Save Harpswell from Fairwinds `dragon`
Once upon a time, a town was feeling oppressed by taxes.
A dragon came along and said, "I will see that your taxes are reduced if you will let me lie here."
The people agreed and the dragon settled. The fire from its nostrils lit up the land for miles around and its odors polluted the waters. Its breathing was like a roar. No one could sleep. People fled and all industry stopped.
Then a knight in search of a quest came and slew the dragon. As the sword entered its body, it exploded with a mighty blast and the town was no more.
Such things, it seems, can happen in Harpswell where the townspeople believe in fairy tales and look only toward comfortable promises.
They will find little of comfort if fishermen, marinas and tourism are destroyed by having the ill-named "Fairwinds" residing in their lovely, fragile corner of this Earth.
As one who has been given no choice in the matter, I urge the citizens of Harpswell to save us all and vote "no."
Susan B. Stavropoulos
I am writing in response to two letters that appeared recently in Voice of the People.
I am a lobsterman from Chebeague Island and as such would be directly affected by the LNG proposal in Harpswell.
Letter writer Wayne Duffett (Jan. 6) paints a rosy picture in which everyone will benefit. Yet not he and no one else can say what will happen since there have been no environmental studies, community impact studies or economic studies.
How will this affect tourism and property values?
On days a tanker comes in, how will the 2-mile safe zone affect lobstermen, sport fishermen, sailboaters, etc.?
How will a 10-mile pipeline from Harpswell to Cumberland Foreside affect marine life?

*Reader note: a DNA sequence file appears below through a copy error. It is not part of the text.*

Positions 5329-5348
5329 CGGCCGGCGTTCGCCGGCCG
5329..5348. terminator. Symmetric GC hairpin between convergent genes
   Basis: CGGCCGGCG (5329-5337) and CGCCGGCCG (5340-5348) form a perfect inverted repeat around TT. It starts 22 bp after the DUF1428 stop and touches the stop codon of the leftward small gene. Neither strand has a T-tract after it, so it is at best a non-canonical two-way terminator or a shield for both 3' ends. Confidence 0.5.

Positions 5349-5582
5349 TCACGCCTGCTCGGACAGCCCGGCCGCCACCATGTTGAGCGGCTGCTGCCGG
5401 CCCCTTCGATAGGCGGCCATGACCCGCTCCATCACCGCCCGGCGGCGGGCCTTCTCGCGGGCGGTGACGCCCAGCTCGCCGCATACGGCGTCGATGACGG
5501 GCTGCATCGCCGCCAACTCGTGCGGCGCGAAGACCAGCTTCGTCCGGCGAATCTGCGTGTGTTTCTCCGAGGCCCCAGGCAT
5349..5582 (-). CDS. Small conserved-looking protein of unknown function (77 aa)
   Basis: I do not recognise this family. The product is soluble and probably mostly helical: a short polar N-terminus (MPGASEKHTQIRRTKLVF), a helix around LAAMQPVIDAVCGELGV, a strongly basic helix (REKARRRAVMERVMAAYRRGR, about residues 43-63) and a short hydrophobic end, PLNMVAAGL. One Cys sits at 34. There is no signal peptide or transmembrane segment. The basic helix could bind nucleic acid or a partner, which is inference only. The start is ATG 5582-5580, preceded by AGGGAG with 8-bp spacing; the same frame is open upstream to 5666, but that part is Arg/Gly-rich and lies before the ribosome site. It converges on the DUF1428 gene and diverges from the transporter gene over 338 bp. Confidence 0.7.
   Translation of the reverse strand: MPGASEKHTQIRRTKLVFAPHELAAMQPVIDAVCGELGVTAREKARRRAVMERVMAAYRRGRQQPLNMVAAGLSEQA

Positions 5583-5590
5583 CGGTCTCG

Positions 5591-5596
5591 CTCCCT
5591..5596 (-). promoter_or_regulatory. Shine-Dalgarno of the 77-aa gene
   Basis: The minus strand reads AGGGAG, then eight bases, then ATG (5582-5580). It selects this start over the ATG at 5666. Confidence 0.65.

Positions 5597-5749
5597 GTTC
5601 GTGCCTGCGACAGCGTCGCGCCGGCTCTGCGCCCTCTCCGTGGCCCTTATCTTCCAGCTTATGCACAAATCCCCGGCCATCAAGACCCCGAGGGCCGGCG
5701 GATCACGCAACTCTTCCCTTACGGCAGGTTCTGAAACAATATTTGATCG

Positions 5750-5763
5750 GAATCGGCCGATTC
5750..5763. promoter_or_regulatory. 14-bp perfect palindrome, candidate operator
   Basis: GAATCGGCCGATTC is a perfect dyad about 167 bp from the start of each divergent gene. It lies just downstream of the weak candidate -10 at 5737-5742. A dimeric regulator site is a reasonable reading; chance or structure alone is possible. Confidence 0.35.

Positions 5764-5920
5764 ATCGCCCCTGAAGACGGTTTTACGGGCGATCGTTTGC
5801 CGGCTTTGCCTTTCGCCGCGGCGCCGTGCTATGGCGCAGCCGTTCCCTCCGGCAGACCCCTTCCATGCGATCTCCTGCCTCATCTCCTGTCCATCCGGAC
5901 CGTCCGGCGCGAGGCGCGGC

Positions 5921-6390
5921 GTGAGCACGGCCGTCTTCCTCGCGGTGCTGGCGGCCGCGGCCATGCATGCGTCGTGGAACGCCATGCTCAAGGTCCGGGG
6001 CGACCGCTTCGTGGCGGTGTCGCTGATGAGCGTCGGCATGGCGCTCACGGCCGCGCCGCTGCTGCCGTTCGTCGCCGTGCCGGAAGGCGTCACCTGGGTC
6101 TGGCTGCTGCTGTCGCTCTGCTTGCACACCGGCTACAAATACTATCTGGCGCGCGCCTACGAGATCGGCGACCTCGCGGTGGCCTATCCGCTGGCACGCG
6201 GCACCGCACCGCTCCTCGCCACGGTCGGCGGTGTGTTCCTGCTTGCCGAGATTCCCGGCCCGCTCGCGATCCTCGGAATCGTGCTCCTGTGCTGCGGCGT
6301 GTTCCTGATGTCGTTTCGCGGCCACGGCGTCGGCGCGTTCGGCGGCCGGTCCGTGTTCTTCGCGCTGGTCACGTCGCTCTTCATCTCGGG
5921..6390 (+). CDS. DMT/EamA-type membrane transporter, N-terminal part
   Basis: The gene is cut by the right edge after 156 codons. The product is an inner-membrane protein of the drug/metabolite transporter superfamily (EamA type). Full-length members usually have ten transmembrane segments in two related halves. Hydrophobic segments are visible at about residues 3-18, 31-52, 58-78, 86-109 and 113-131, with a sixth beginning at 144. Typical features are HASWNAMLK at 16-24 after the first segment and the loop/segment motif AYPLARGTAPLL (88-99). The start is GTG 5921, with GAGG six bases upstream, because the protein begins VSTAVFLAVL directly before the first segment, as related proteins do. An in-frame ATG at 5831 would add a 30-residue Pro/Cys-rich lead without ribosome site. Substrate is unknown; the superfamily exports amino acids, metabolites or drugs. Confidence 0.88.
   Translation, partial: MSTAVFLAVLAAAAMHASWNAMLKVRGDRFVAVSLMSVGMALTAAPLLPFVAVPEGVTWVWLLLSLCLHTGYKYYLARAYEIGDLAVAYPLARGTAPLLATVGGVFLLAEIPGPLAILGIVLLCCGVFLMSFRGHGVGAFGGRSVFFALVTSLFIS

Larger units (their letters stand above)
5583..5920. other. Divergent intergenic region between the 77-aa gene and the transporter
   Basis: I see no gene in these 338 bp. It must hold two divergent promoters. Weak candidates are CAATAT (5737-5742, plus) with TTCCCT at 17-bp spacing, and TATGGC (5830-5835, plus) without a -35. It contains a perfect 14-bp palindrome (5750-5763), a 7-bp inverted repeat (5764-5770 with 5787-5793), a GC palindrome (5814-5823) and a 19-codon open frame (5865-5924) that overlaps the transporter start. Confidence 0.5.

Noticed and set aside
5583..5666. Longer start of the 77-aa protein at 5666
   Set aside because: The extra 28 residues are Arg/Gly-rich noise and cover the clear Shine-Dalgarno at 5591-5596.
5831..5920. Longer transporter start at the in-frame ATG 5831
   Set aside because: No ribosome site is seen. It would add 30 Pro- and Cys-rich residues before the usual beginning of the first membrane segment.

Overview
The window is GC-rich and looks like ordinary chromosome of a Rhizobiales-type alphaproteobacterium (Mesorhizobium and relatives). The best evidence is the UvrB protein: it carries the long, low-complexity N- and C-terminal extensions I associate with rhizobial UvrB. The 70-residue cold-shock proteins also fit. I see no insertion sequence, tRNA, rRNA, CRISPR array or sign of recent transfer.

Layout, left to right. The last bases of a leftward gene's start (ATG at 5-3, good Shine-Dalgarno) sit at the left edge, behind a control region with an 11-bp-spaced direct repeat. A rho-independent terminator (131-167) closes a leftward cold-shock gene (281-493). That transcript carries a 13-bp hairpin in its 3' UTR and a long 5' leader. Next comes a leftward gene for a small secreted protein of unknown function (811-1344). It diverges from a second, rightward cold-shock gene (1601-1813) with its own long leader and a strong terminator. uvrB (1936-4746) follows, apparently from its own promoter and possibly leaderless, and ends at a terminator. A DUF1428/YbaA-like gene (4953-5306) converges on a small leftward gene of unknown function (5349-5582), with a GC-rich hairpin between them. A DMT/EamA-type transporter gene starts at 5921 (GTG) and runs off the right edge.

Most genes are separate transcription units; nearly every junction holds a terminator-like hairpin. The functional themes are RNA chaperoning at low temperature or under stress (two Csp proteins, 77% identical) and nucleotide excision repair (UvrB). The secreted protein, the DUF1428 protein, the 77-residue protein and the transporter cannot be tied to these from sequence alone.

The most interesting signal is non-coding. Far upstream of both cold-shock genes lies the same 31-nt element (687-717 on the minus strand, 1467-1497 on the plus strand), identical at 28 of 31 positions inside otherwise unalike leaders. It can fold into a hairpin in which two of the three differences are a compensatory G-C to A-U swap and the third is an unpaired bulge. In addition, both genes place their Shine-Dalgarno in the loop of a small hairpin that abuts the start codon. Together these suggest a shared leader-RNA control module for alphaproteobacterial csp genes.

LNG is much more volatile than oil. Will Harpswell become a prime target for terrorists? If there is a threat, will the entire bay be closed to all activity for days or even weeks?
I can just see the pleased look on a terrorist's face when half of Casco Bay is blown to hell.
David Wilson compares this to FDR's New Deal. I am sitting here at my kitchen table looking across the bay at Harpswell and thinking about a fair deal.
Chebeague Island is part of Cumberland. All tankers have to pass through Cumberland waters to get to Harpswell. The proposed pipeline will go through Harpswell waters and land on Cumberland Foreside.
I feel completely helpless sitting here, knowing my livelihood is being threatened and all I can do is hope the good people of Harpswell vote responsibly.
ON DEC. 12, Fishing Families for Harpswell held a rally at the Dolphin Marina wharf. We firmly believe a liquefied natural gas (LNG) terminal is not in the best interest of Harpswell or any other residential community.
As a fisherman and mariner for 40 years and having fished from the eastern Maine coast to Cape Cod, I question the wisdom of a project that will bring 1,000-foot LNG ships into this area of Casco Bay.
Anyone who looks at a chart of Casco Bay and knows the proposed LNG tanker route can easily see the many shoals and islands the pilot will have to navigate around. It is a very risky business, even with the assistance of tugboats.
As we know from experience, accidents do happen. Remember the Tamano oil spill in Hussey Sound and the Julie N spill in the Fore River?
Liquefied natural gas, carefully kept under constant pressure in the ship's pressure vessel, is potentially a far more dangerous cargo than the oil that used to be delivered to the depot at Lookout Point on Harpswell.
Therefore, transporting LNG should require more serious study and consideration. Imagine the damage that would result from an LNG ship losing steerage or propulsion at one of the many crucial shoal-lined turns along the route from south of Small Point to the terminal at Harpswell.
Considering the extremely volatile cargo, the navigational hazards and the neighboring major population, this LNG project is not worth the risk.